TODAY: Stewart will receive roughly $6.2MM in guaranteed money, MLB Network’s Jon Heyman tweets, though incentives could make the total in the range of $11MM-$12MM, plus even more is available in awards bonuses.
MAY 21, 8:25pm: Stewart will sign a six-year contract worth more than $7MM, ESPN’s Jeff Passan reports (via Twitter). He’ll start off in the minor leagues over in Japan.
One can only wonder if Stewart’s decision will ultimately inspire other domestic amateurs to pursue similar opportunities overseas. By securing a $7MM+ guarantee, he’ll almost certainly eclipse what he’d have made in terms of his bonus in next month’s draft. While he’s now locked in his salaries for more than a half decade and put a fairly hard cap on what he can earn, Stewart would’ve likely been years away from even being a consideration for an MLB roster — at which point he’d have been another three years away (at least) from reaching arbitration eligibility. It could very well have taken him as long, if not longer, to reach the point where he could’ve locked in a guaranteed $7MM by playing in Major League Baseball — if he ever reached that level of earnings at all.
1:55pm: Stewart will receive more than $4MM under the deal, MLB.com’s Jim Callis reports (Twitter link).
8:37am: Amateur pitching prospect Carter Stewart will continue to take an unusual career path, foregoing the upcoming amateur draft in favor of a stint with Japan’s Fukuoka SoftBank Hawks. Ken Rosenthal of The Athletic reported the agreement (Twitter links).
Though precise terms aren’t yet known, Rosenthal indicates that Stewart will be subject to Nippon Professional Baseball’s typical ten-year player-control system. Whether there are any further understandings or agreements regarding his future aren’t known. Stewart was “believed to be seeking” a $7MM guarantee, per Rosenthal. It’s not yet known whether he’ll receive that level of promise from Fukuoka, and in what form (bonus vs. salary) it’ll be paid.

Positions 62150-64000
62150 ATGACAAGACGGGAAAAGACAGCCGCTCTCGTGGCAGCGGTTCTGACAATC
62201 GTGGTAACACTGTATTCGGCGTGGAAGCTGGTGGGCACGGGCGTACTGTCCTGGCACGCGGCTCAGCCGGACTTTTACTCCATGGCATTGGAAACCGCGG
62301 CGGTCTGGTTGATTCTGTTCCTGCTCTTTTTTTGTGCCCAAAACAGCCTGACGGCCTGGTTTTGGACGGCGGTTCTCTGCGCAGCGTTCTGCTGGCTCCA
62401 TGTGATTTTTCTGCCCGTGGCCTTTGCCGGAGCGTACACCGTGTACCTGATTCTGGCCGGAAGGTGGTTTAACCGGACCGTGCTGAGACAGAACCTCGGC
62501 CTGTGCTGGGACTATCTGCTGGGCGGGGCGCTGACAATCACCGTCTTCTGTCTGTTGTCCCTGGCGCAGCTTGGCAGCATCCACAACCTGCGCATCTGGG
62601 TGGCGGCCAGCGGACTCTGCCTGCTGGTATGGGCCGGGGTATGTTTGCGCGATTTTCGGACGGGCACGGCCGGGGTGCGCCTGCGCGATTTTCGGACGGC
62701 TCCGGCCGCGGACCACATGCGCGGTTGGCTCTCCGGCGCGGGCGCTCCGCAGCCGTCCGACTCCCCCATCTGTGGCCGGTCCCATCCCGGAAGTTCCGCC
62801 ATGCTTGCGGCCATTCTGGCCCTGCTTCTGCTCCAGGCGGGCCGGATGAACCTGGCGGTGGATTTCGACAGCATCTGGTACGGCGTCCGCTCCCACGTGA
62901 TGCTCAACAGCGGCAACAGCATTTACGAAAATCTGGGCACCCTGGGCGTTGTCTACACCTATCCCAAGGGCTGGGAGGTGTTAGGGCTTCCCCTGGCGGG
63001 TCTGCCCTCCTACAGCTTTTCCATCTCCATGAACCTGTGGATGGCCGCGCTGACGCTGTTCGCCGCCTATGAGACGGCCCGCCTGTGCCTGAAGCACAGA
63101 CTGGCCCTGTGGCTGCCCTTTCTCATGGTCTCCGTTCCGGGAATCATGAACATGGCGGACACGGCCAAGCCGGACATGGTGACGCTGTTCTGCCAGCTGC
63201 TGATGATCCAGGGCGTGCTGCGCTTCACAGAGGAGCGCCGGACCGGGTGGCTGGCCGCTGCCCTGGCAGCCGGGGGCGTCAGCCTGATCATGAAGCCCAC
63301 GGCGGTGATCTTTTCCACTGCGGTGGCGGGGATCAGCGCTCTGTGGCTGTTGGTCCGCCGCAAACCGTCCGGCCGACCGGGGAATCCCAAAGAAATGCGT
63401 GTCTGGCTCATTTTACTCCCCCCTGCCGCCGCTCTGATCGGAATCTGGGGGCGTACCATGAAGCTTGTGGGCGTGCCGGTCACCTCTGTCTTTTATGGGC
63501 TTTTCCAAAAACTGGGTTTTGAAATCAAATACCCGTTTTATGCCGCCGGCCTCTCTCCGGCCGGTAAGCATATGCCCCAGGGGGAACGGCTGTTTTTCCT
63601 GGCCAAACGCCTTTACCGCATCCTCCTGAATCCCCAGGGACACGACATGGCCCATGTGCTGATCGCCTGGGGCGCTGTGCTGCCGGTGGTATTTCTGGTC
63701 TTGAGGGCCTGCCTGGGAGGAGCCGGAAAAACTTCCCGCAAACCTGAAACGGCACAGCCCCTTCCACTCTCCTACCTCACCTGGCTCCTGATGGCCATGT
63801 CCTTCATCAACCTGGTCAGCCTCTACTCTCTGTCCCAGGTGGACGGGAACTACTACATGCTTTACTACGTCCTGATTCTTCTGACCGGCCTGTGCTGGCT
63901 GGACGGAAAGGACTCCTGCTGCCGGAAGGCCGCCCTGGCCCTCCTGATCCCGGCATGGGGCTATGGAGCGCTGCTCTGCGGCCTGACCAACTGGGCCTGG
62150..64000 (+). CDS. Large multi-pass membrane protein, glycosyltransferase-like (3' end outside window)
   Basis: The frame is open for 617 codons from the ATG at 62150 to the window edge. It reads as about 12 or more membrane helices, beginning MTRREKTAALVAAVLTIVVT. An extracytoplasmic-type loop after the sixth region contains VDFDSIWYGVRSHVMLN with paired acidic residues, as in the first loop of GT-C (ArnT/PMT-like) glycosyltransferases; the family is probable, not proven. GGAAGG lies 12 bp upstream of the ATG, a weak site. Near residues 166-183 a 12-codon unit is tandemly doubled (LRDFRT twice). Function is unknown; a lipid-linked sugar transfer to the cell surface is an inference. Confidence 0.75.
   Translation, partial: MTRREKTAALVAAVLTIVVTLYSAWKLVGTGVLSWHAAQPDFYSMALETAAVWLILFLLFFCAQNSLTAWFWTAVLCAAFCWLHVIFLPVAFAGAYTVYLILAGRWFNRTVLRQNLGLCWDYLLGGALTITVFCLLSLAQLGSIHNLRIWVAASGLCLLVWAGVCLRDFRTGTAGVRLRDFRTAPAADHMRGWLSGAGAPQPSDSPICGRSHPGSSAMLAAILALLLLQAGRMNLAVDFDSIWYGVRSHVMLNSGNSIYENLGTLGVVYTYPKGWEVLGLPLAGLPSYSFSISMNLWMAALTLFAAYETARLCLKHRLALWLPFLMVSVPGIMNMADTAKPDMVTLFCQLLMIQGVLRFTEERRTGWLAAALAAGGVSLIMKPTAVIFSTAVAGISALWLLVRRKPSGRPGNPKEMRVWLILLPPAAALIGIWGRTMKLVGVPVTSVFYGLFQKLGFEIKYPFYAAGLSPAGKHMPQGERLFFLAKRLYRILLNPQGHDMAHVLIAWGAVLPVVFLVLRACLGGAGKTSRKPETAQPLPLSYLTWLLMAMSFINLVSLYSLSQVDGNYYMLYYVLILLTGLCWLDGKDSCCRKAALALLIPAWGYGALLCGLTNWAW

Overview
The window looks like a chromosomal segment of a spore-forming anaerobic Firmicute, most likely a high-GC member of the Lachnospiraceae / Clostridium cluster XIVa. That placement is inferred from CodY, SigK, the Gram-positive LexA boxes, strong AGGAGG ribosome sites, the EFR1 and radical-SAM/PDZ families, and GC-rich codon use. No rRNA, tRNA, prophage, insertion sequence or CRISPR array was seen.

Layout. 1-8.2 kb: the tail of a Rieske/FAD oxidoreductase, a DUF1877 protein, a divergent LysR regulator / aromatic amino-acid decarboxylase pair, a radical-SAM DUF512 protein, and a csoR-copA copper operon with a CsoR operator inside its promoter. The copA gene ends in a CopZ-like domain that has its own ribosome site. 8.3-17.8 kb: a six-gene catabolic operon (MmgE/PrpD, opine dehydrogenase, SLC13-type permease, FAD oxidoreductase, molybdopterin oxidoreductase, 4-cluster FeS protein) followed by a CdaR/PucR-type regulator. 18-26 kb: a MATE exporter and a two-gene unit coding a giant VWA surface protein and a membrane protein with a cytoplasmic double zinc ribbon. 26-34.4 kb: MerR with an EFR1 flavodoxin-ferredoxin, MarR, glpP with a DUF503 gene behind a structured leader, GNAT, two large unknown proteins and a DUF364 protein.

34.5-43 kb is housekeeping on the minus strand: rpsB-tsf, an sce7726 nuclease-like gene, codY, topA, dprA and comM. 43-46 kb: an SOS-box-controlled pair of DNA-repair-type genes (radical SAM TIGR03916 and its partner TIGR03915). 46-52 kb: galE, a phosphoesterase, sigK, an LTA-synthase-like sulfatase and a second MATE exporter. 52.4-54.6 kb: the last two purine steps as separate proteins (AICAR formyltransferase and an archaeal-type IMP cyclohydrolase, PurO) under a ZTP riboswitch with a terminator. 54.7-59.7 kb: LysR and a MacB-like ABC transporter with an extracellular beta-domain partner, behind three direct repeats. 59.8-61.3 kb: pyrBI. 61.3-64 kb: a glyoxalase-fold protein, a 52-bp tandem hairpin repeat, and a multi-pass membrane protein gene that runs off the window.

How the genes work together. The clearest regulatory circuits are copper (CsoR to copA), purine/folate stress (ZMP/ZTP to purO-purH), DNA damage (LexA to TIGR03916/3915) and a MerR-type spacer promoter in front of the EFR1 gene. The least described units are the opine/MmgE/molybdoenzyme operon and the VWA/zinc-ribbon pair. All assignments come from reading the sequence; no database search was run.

Stewart is widely considered one of the most talented amateur pitchers in the world. Indeed, the Braves selected him out of high school with the eighth overall pick in the 2018 draft. The sides failed to agree to a contract after the club got a closer look at the medicals. A ligament issue in Stewart’s wrist led the club to lower its offer.
Rather than take the reduced bonus, Stewart enrolled at Eastern Florida State College. By going to a junior college, he preserved the ability to reenter the draft this year. Meanwhile, Stewart and his representatives initiated a grievance regarding the negotiations with the Braves. It was ultimately resolved in the team’s favor. The Braves hold a compensatory pick in this year’s draft.
In the intervening year since the ’18 draft, pundits have soured a bit on Stewart. He delivered excellent results and is still said to have shown top-shelf stuff at times, but also dealt with some inconsistency and saw a few other questions crop up. As of today, Stewart was rated 38th overall by Baseball America and landed just inside the top sixty players on the Fangraphs and MLB.com draft prospect lists.
Heading to Japan hardly means that Stewart won’t have a chance at the majors. But it does make for quite a different — and frankly fascinating — career course. It seems reasonable to presume that Stewart will be counted against the Hawks’ limit of four foreign players — if and when he’s added to the active roster. He’d be eligible to be posted back to MLB teams (with a transfer fee capped at $20MM) at any time, at the election of his new team.
There’s some risk in heading abroad, but it’s hard to ignore the appeal. Stewart will have a heck of a cultural experience. He will presumably enjoy much greater earnings out of the gates, though bonus and salary details aren’t yet known. Neither is it clear whether Stewart is expected to jump right into the team’s NPB rotation out of the gates, but it stands to reason that he’ll be competing in consequential games in front of thousands of passionate fans much sooner in Japan than he would have in North America.
The international transactional landscape continues to evolve in fascinating ways. Shohei Ohtani pushed for an early move to the majors after previously dabbling with a decision to come straight over as an amateur player. Last fall, the Diamondbacks nabbed a promising Japanese amateur player in unusual fashion. We have continued to see North American players head to Japan and other Asian nations in efforts to earn better money and revive their careers, though roster limitations effectively cap the number that can do so. Now, there’s a potential new talent pipeline heading west across the Pacific.